How to Train Your Dragon 2

The existing voice actors in How to Train Your Dragon 2 are just as funny, charming and lovable in their roles as they were last time. Kit Harington of Game of Thrones fame is funny enough as Eret, but the real star among the new characters is Cate Blanchett as Valka. This character has a cool design, and I love her mask and armor, and Blanchett is every bit as tough, vulnerable, loving, and odd as the character calls her to be. It’s not touched on a whole lot, but Valka feels like a strange person who doesn’t belong with other people. I’m all for subtlety and wish more creators could master it, but here I feel like they’re almost too subtle. Valka connects with the dragons and even moves like one, and aside from her romance with Stoick, she doesn’t seem to share much with the other humans of Berk at all. I realize How to Train Your Dragon 2 isn’t just about her, but I would have loved more insight into this character, and especially her choice never to return to Berk and her family. The explanation they give is that she was afraid her affinity for the dragons would put her family in danger, and I guess that’s an acceptable explanation, if not a very satisfying one. I do love her scenes with Stoick, brief as they are. Throughout the two films, this is the most vulnerability he shows, and I love the way he quietly, calmly approaches her. She expects her husband and son to be furious with her, but the former is just overjoyed and the latter shocked. I love their re-introduction, and the scene where he sings to her and they dance. This isn’t a big musical number, but rather a small, intimate moment that feels authentic. Gerard Butler isn’t a very good singer, but he gives a very vulnerable, sincere performance here, and it seems like something you could imagine a man singing to his wife.

As much as I love these scenes, this leads to another problem I have with How to Train Your Dragon 2: the family isn’t together long enough. In the very next scene, Drago arrives and, shortly thereafter, Stoick meets his demise. He gets an honorable death, saving his wife and son from a huge dragon, but it’s a punch to the gut nonetheless. I don’t even think it was a bad move to kill Stoick off; good/lovable characters should die in fiction occasionally to keep the stakes high and make their actions that much more meaningful. But honestly, I think this movie should have been all about Hiccup finding Valka and the family being reunited. I would have saved Stoick’s untimely departure and Hiccup taking his place for the third movie. As it is, the film feels extremely rushed. So much happens in this film, and it’s only 102 minutes long! This mad dash to the finish line doesn’t just hurt the heroes, either.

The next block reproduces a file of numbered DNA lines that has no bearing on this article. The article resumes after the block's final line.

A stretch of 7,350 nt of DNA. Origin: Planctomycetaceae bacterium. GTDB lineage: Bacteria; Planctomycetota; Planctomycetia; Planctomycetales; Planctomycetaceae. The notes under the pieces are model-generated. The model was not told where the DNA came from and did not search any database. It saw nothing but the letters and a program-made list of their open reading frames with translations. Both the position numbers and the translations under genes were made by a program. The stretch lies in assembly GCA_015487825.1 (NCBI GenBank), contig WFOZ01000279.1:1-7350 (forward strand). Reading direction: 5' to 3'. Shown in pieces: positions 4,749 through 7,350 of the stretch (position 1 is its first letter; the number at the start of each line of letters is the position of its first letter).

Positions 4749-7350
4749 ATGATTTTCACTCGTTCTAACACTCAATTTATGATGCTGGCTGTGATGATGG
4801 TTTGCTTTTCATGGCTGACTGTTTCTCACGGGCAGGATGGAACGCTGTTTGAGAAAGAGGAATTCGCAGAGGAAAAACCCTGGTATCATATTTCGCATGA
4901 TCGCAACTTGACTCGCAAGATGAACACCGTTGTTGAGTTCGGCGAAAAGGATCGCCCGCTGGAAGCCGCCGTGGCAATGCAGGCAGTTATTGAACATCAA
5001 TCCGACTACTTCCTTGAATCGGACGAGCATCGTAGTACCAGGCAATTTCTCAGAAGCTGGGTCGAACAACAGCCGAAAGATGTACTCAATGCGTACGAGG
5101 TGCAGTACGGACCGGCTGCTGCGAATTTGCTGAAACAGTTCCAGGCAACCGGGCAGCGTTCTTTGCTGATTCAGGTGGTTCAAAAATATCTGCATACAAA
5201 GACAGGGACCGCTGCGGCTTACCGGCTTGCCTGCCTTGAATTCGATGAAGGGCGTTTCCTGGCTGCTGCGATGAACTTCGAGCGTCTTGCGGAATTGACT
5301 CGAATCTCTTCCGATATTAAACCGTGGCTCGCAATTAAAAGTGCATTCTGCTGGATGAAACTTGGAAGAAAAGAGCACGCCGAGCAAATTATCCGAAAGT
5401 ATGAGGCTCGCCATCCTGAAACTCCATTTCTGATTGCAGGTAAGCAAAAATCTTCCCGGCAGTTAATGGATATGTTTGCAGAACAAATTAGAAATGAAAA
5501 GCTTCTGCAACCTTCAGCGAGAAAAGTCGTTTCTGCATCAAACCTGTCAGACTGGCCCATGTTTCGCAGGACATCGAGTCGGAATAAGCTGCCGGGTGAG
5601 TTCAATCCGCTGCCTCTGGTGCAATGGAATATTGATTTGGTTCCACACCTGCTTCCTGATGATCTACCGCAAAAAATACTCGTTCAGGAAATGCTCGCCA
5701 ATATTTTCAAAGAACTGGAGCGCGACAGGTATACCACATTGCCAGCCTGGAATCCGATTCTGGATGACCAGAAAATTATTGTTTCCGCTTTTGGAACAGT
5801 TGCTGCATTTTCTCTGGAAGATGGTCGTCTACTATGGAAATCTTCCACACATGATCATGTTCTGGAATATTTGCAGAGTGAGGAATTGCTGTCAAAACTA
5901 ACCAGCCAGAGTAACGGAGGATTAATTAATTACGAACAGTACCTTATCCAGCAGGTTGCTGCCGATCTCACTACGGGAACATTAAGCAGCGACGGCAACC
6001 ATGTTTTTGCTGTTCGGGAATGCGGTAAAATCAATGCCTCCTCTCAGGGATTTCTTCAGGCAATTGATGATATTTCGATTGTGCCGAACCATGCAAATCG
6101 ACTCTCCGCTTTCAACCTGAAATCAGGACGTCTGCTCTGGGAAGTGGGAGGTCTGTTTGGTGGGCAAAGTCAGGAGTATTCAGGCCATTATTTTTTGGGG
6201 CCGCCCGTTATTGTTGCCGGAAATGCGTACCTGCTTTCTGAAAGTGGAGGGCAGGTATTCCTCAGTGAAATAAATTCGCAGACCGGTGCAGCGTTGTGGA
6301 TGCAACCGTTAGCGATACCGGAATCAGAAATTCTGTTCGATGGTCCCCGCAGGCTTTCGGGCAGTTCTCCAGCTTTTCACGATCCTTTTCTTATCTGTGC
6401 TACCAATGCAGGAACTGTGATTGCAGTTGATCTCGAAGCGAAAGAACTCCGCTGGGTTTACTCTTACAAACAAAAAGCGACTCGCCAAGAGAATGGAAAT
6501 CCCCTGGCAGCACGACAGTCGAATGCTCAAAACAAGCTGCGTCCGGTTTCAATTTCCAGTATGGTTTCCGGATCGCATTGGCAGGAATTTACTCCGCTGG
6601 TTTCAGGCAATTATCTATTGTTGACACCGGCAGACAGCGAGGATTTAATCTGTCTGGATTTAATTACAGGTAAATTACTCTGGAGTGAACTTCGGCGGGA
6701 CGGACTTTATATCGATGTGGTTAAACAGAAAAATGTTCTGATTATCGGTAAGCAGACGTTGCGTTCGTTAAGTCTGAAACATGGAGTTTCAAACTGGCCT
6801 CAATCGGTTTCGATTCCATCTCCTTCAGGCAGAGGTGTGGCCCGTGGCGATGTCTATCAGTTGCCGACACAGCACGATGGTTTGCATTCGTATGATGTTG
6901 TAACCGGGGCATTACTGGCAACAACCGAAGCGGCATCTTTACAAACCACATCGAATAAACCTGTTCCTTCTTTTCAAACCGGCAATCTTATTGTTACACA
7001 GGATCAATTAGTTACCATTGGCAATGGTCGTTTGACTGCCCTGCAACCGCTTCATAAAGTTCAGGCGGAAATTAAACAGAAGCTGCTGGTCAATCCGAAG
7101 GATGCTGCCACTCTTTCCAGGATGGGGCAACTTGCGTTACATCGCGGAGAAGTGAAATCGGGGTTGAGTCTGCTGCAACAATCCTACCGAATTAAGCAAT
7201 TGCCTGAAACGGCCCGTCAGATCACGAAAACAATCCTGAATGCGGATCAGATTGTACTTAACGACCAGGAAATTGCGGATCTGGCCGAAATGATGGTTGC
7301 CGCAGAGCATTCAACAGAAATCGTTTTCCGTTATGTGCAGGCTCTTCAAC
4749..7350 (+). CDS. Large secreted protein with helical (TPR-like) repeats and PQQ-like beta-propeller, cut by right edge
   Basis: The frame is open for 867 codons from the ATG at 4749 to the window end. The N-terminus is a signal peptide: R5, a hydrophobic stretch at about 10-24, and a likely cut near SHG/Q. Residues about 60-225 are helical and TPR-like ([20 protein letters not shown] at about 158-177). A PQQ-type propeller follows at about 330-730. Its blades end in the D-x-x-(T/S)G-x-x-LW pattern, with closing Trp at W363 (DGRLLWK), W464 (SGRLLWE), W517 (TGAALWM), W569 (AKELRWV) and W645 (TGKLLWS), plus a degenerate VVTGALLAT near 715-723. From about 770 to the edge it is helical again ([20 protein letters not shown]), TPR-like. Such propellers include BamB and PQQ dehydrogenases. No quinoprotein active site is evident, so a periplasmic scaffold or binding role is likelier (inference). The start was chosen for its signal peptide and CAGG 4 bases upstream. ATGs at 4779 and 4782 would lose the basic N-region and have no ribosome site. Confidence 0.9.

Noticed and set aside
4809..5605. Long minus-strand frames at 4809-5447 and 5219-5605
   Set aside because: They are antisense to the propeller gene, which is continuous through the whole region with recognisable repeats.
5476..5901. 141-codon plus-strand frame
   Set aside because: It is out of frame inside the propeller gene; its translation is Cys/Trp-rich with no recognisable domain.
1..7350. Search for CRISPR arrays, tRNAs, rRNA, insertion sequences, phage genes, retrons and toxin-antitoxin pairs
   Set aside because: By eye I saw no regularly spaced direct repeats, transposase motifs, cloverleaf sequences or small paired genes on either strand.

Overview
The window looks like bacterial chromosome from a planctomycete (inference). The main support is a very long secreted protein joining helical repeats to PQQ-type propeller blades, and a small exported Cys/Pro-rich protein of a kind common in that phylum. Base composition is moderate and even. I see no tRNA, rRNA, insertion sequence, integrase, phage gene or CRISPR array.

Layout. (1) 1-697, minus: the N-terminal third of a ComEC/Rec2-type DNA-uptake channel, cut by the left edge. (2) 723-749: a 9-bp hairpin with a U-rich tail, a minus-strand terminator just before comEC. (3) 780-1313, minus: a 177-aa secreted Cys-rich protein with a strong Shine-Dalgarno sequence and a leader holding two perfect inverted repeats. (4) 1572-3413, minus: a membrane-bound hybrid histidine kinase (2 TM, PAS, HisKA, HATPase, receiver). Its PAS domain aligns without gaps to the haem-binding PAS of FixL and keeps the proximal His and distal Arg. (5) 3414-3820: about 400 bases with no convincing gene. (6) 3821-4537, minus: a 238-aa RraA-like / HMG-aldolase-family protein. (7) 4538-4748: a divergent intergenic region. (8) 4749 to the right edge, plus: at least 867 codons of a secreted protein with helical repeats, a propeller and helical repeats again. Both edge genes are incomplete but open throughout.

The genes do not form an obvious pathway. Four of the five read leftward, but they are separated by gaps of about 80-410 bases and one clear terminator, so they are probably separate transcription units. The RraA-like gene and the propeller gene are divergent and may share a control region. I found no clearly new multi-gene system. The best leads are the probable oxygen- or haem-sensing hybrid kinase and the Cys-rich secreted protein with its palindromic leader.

Drago is an incredibly generic, weak villain. I guess he has a cool design, but it’s a little xenophobic to make the only ethnically/physically different character evil. This would get some leeway from me if he were an interesting character, or if he was even particularly enjoyable to watch, but he is neither. Djimon Hounsou does a fine job voicing the character, but the writers don’t give him that much to work with. Drago’s goal is to amass an army of dragons and to rule the world. He wants this because he used to be afraid because a dragon tore his arm off. Drago’s goals and backstory feel a little forced, even more so than Valka’s. It also seems a little silly that he controls the dragons by screaming at them. The way he uses his staff and physically dominates them by stepping on their snouts makes a little more sense and contrasts well with the gentle approach Valka and Hiccup take. I also have to say that I appreciate the fact that Drago is just a really bad guy; at the beginning of How to Train Your Dragon 2, it’s not apparent if Hiccup is right and anyone can be won over, of it Stoick is right that Drago is a heartless brute. Not every villain needs to be redeemed, and I appreciate that the film doesn’t beat around the bush regarding what a monster Drago is; it’s just a shame we don’t get to know more about him. The flashback of Drago from Stoick’s point-of-view also feels a little shoehorned in, and misplaced as well; seriously dude, you’re going to stop and talk about this while you’re all still on the enemy’s ship? I haven’t seen the third movie yet, so obviously I don’t know exactly how that story will proceed, but as is, it feels to me like the story of How to Train Your Dragon 2 could very well have been the plot to both sequels; Hiccup and Toothless even arguably discover a “hidden world” in Valka’s nest and hideout with the dragons. Regardless of how the third movie plays out or how good it is, this would have fixed all of the problems with the second, because they are all related to pacing or things not being very well fleshed-out and explained.